Using a patient’s own stem cells to rebuild feeble bladder-control muscles may provide lasting relief from the embarrassing and inconvenient symptoms of urinary incontinence, a new study reveals.
Activity-induced incontinence – a tiny tinkle when a person laughs or jogs, for example – is very common, affecting an estimated 10% to 35% of women globally. Also called stress incontinence, the loss of control is due to shrinking muscles in the bladder, sphincter, and urethra wall and becomes more likely as women age.
In 1995, US sufferers alone spent $12.4 billion on drugs, adult incontinence pads and corrective surgeries. But even surgical treatments, such as collagen or liquid plastic injections to bulk up the urethra, are not permanent and can make it difficult to urinate.
So Ferdinand Frauscher and his colleagues at University Hospital, Innsbruck, Austria wanted to see if stem cells could put the muscle power back, to re-establish natural control.
Bladder controlled experiment
The team removed a cube of muscle tissue, 4 millimetres to a side, from the biceps of 20 women, ranging in age from 36 to 84. Stem cells from the tissue were extracted and then grown in culture for six weeks, producing about 50 million myoblasts the precursors of muscle fibres.
“If you just inject 100,000 cells you can forget it. If you want to get a strong [bladder] sphincter muscle you must use a really large number of cells,” says Frauscher.
Frauscher’s team injected the myoblasts into the urethra wall and bladder sphincter of each woman, using real-time ultrasound to make sure the cells made contact with their target. This contact is crucial as myoblasts need to be “told” in which direction they should grow by existing muscle fibres. The muscle-tissue extraction and stem-cell injection procedures each took about 15 minutes under local anaesthetic.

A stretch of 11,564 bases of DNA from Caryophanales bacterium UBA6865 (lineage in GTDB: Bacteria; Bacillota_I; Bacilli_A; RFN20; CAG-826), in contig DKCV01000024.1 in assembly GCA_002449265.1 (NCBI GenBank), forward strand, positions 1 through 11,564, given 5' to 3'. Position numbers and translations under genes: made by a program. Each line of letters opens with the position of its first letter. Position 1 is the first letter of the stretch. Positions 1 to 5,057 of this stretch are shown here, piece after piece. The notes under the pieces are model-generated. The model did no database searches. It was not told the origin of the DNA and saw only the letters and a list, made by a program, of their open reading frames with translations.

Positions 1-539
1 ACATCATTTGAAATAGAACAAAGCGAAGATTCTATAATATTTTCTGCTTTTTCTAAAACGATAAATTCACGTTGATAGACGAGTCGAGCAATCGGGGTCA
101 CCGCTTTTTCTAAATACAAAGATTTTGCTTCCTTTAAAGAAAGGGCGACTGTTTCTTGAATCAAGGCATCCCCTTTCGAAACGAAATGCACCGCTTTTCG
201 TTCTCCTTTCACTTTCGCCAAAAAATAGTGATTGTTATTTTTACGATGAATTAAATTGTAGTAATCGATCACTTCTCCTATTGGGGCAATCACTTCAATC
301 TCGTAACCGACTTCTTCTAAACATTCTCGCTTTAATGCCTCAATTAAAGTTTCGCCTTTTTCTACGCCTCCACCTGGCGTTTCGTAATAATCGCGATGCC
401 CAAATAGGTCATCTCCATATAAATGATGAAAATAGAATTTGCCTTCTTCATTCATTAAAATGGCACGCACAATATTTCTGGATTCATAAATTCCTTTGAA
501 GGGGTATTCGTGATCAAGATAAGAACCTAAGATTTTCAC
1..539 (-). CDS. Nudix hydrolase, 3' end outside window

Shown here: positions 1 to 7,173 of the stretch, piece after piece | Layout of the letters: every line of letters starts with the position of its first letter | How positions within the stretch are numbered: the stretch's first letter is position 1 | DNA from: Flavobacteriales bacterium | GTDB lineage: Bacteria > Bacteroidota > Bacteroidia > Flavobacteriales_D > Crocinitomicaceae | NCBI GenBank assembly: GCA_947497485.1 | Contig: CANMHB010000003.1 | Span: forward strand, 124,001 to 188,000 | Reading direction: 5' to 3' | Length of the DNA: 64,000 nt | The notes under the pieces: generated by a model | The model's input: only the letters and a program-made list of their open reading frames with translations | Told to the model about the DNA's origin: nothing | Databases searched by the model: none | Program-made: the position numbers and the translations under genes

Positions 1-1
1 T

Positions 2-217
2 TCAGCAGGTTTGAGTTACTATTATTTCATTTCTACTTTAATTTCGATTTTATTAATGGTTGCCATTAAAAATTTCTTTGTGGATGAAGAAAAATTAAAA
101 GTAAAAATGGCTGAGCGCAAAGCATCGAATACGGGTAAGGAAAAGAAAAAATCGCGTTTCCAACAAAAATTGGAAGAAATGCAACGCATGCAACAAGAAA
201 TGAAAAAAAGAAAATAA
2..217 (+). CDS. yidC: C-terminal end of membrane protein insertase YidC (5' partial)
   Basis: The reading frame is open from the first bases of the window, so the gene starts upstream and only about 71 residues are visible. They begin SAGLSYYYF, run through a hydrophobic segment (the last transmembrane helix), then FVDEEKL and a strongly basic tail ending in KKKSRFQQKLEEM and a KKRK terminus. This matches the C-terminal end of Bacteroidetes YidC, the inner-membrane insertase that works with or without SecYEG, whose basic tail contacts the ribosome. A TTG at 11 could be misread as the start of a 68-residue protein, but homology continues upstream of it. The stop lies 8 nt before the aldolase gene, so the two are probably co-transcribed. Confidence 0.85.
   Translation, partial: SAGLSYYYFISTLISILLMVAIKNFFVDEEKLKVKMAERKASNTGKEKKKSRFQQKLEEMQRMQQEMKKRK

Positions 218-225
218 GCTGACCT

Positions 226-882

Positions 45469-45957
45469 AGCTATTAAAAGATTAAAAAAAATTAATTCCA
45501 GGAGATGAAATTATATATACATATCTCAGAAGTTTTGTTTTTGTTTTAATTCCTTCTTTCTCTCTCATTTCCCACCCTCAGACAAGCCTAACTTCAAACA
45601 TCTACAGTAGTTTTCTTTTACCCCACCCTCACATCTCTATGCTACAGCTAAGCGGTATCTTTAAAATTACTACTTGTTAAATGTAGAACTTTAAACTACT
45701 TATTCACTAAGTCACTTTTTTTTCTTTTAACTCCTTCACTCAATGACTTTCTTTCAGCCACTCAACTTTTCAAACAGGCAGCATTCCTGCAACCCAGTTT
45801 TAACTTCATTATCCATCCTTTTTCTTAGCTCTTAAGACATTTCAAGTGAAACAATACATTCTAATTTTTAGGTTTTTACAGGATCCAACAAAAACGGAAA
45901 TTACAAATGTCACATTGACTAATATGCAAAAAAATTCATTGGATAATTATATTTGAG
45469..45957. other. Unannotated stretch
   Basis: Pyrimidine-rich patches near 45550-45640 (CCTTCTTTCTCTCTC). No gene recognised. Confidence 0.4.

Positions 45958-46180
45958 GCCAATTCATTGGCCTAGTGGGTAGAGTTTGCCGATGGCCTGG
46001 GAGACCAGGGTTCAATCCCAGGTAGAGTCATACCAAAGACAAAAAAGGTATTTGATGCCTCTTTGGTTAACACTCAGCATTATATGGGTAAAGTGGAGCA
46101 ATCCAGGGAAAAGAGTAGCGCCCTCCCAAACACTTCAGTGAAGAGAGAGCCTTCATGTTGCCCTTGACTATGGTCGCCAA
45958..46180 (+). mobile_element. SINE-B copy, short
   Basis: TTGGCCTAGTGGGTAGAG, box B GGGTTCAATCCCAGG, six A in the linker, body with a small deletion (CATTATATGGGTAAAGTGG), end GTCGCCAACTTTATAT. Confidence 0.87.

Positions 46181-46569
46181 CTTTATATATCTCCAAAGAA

Within 24 hours, 90% of the women had no urinary leakage. After two weeks, both doctor and patient could a see a marked increase in muscle tissue and contraction power under the ultrasound.
Now, more than a later year, 18 of the 20 women have maintained full control over their bladders, says Frauscher, who presented the results at the Radiological Society of North America meeting in Chicago on Monday. The team is currently treating eight to 10 women per week and long waiting lists are building up.
Christopher Woodhouse, at the Institute of Urology and Nephrology, University College London, is optimistic about the work. “At the moment, only God can make a sphincter. If you can make a muscle that relaxes and contracts in response to the body’s normal mechanisms, it would be a huge advance,” he told New Scientist.